On Linux, there are very handy tools to install packages for the user. Mainly, there are:
(note: I’m going to go through this guide assuming you’re using yum on an Fedora/CentOS/Linux Operating System, but similar solutions exist for each.)
These will automatically search repos – which are repositories of packages, or programs, that the user may want to use – download, and then install the packages for the user. This means that instead of downloading the install package, locating it, double clicking on it (Windows Operating System (OS)), and then following the install instructions, you simply run a command such as: apt-get install python <- and it will download and install python for the user.
However, some distrobutions of Linux don’t come with the most extensive repos enabled. My recent trouble was with Amazon Linux, but I’m sure you’ll have your own distro.
An indication that you need to add more repos to your OS would be when you go to install a package, following along the instructions from the package website, and you get an error saying no package exists.
BUT THE WEBSITE SAYS IT’S THIS EASY. I know. It’s frustrating.
However, the solution is fairly straight forwards. You can probably search around for all sorts of crazy repos out there, which could also be a security hazard because you might get into downloading pretty sketchy versions of software from the outdated repo… but I suggest add the big Extra Packages for Enterprise Linux (EPEL) repository. Sounds scary, and it should be. There’s a lot of packages on there.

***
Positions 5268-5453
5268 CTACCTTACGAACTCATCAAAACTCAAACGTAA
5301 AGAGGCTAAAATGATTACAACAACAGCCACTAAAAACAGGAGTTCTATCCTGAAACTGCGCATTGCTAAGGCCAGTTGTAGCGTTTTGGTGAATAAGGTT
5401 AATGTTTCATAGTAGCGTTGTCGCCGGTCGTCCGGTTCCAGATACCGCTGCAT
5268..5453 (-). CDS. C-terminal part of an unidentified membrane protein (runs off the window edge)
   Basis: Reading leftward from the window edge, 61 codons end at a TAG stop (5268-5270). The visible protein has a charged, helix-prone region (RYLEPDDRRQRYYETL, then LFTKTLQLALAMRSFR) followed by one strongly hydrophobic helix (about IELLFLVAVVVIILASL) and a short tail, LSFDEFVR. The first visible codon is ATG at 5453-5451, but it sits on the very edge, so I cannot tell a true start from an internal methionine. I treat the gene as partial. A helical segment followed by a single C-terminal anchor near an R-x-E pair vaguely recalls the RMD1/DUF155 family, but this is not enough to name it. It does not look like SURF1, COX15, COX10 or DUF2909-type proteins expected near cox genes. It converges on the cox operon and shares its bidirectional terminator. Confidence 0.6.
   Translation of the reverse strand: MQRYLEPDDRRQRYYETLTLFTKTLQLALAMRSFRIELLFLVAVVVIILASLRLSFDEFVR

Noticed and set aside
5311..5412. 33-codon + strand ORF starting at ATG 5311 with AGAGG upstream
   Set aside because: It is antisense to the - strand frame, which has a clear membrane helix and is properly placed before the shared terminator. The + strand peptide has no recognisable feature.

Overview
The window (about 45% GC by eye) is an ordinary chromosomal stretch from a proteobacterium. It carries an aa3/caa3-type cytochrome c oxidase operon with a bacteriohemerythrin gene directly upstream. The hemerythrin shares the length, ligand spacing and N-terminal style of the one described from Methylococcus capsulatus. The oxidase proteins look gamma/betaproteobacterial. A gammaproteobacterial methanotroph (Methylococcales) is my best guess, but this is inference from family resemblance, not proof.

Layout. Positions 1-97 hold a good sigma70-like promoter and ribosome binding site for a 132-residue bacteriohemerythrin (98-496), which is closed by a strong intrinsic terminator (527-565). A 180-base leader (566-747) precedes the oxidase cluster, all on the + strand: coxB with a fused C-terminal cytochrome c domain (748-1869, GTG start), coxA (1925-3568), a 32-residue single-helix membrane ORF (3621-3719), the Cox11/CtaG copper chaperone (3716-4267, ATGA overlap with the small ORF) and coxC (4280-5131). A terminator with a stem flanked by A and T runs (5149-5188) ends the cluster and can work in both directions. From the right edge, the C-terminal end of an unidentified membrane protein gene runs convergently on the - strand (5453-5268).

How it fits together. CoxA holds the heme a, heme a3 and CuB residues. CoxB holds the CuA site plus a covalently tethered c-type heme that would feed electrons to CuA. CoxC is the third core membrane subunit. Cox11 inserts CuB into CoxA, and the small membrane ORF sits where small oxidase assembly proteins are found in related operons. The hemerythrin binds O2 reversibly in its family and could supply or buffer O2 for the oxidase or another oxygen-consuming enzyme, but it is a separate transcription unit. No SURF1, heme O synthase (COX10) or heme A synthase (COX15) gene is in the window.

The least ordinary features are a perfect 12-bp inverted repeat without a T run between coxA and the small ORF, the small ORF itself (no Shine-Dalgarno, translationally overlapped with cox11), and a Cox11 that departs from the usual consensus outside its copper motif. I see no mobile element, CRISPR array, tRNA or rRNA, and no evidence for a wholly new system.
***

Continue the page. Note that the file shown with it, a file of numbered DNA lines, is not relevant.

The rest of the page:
It is advised to take a look at your current repo list using:
yum repolist all
For me, this list was very short (I had two Amazon repos listed).
You can then add repos a few ways. But first, it might be smart to have a look and see if there are already repos that exist, and they are just disabled, using the command:
sudo vi /etc/yum.repos.d/epel.repo
tip: to see a list of repos available to Yum, just search the dir: sudo ls -la /etc/yum.repos.d/
If this file exists, you’ll see a few additional repos that you never knew you had! Look for a line that says enabled=0, and switch this to enabled=1. I would suggest picking the one that doesn’t have debug or source in it’s name, as those might have packages that are in beta modes (I don’t know really what the difference is, I’d love if somebody shared what the difference is in comments below).
Then if you try and install your package again and it still can’t find it to install, you might want to manually add the repo to your repo list using:
sudo yum-config-manager –add-repo https://www.example.com/repository.repo
Tip: repo files are succeeded with *.repo as the file format, that’s how you’ll know you have a repo.
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